BOTTOM LINE:  The FDA regulatory process with the respect to vaccines has grown so onerous, that it has stymied the interest of most companies in pursuing HSV-2 vaccine research.  While I appreciate the FDA’s desire for safety, the potential risks of new HSV-2 vaccines should be weighed against the risks of continuing the status quo of focusing only on “uber-safe” HSV-2 subunit vaccines that are unlikely to be effective, and thus permitting the HSV-2 genital herpes epidemic to continue to spread in an unchecked manner.

If a vaccine is well designed, then the odds of serious adverse event approach the odds of winning the lottery (i.e., one-in-a-million).  In contrast, the continued, unchecked spread of HSV-2 genital herpes in the human population means that tens of millions of people will continue to live with recurrent HSV-2 genital herpes, and hundreds of millions more will be newly infected with disease-causing strains of wild-type HSV-2 by 2033.

HSV-2 genital herpes is almost certainly a vaccine-preventable disease.  However, to achieve this goal, and bring the power of vaccinations to bear, the FDA will need to re-think its position on the pros and cons (RELATIVE RISK) of testing new classes of live-attenuated HSV-2 vaccines, which will likely be at least 100 times more effective than the HSV-2 subunit vaccines that we have been exclusively testing in human clinical trials for the past 25 years.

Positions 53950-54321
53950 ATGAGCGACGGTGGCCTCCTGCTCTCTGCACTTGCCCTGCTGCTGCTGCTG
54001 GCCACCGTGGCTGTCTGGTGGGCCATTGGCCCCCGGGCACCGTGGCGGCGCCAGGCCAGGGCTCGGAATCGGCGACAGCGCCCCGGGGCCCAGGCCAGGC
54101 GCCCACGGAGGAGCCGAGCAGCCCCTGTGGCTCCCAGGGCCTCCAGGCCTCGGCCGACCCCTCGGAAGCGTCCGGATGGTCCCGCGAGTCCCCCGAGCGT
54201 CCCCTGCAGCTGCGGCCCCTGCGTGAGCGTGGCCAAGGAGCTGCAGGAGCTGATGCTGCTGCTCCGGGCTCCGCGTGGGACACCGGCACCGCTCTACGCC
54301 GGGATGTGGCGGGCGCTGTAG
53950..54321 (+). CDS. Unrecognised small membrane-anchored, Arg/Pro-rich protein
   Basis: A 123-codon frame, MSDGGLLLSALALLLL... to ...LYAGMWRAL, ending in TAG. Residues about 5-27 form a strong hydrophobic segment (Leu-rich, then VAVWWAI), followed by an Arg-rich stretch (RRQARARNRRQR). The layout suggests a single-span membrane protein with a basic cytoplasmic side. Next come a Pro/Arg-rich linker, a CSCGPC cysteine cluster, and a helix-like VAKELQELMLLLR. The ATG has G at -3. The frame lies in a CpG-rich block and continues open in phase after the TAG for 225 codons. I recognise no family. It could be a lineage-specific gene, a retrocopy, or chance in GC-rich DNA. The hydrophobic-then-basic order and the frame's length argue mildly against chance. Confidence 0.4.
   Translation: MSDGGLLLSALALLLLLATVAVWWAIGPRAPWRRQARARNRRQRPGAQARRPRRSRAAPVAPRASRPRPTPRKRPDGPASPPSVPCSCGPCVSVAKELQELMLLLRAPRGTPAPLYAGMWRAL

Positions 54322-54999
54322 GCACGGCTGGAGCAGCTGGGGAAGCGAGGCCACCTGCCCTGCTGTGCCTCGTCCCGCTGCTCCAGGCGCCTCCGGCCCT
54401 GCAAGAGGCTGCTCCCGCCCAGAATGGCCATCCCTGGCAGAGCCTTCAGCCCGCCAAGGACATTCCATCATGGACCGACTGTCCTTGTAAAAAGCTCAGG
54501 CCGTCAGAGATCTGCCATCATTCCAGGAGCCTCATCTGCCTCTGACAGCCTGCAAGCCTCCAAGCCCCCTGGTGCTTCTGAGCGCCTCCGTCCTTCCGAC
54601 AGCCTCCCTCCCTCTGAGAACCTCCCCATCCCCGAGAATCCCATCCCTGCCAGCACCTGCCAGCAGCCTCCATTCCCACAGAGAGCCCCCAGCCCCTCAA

I would suggest that small-scale “Compassionate Use Trials of HSV-2 Vaccines” are a compromise that could be struck to achieve a more appropriate balance between (1) ensuring the continued safety of HSV-2 vaccine trials versus (2) offering people with HSV-2 genital herpes some real hope that a therapeutic HSV-2 vaccine may be identified in their lifetime.  Specifically, Compassionate Use Trials of a therapeutic, live-attenuated HSV-2 vaccines would achieve the dual goal of (1) timely testing of a new HSV-2 vaccine modality in humans and (2) testing of a HSV-2 vaccine candidate that offers the greatest odds for success of a therapeutic vaccine capable of reducing the frequency and duration of genital herpes outbreaks in those already infected with HSV-2.